We are long past any question about whether the president and many of the people around him and supporting him are racist. His actions and his words by any objective standard make it so. What is more important is to understand how our systems of government and white culture actively enable racism to continue to play out in our election processes, our governance processes, in virtually every aspect of our day-to-day existence in this country.

A great example is what happened after the president’s remarks when members of the House of Representatives condemned those comments through a resolution. In the context of that debate, some House members attempted to derail the resolution by turning to a House precedent that would preclude the speaker of the house from characterizing the president’s comments as racist; essentially, using precedent and procedure designed to inhibit the ability to call out racism in order to avoid confronting the very issue that is at the core of how we function as a country. If you can’t name it, you can’t address it. This is a prime example of how those in power (historically, white men) have created systems, processes, procedures, cultures, and norms, that allow them to maintain the status quo. We should all be scratching our heads.

We need to call out those in power who are silent or who use a so-called desire for civility — from the White House to the state house to our own houses — as a shield to maintain the structures of white supremacy that have gotten them to where they are and continue to oppress people of color in the United States on a daily basis.

White people who believe themselves to be socially aware need to understand how we are using our dominant cultural norms — that show up in ways including a general avoidance or reimagining of historical facts, an over-reliance on precedent, and outrage at the very idea of being thought of as racist — to shield ourselves, our systems, and those in power from accountability for equitable outcomes. Many of us are constantly deflecting and, thereby protecting, the way things are.

I challenge white people to become not just non-racist, but anti-racist — and to call out racists and racism when we see it. We need to hold those who are perpetuating systems, institutions, and practices rooted in racism accountable. And we need to recognize what we are seeing for what it is; not something from our ancient past that we can absolve ourselves from, but something that is deep in the DNA of this country. We must actively name and refuse to accept racism any longer if we want to move forward and reflect the standards of freedom and democracy we believe we stand for.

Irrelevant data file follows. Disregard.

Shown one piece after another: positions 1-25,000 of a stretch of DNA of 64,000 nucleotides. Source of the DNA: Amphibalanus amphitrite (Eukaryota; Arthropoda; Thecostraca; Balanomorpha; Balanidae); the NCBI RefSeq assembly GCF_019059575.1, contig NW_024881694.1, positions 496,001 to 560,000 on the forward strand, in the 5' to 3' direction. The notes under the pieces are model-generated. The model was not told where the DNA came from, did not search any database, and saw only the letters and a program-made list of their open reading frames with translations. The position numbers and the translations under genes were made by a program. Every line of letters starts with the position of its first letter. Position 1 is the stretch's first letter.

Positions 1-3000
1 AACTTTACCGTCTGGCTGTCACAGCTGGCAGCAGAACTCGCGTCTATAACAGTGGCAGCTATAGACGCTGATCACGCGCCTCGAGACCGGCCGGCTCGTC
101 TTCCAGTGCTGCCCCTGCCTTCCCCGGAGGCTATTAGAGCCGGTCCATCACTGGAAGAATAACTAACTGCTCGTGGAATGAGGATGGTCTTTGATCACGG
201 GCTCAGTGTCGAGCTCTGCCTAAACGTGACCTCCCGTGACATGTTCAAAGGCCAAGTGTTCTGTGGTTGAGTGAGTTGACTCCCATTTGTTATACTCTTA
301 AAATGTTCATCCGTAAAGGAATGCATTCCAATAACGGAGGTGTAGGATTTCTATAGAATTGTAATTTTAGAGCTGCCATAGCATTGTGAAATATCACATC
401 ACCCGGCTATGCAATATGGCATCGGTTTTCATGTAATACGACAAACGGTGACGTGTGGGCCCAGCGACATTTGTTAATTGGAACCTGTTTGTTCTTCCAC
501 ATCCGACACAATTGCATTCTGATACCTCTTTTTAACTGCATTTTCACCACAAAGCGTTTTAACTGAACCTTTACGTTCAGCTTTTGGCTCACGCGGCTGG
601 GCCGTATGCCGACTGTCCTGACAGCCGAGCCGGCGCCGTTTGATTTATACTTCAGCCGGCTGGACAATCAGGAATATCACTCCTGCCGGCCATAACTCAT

In the words of author, historian, and professor Ibram Kendi: “The only way to undo racism is to consistently identify and describe it — and then dismantle it.”

Let’s keep going.

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August 15, 2019

Beyond Outrage: A Clarity of Purpose

Dimple Abichandani, Executive Director of the General Service Foundation, urges grantmakers and the philanthropic sector to take concrete actions to defend democracy and speak out against racist attacks on people of color. This post was originally published here on the foundation's website.

Dimple was part of the first Philanthropy Forward: Leadership for Change Fellowship cohort, a joint initiative of Neighborhood Funders Group and The Aspen Institute Forum for Community Solutions. General Service Foundation, which partners with grassroots organizations to bring about a more just and sustainable world, is a member of NFG.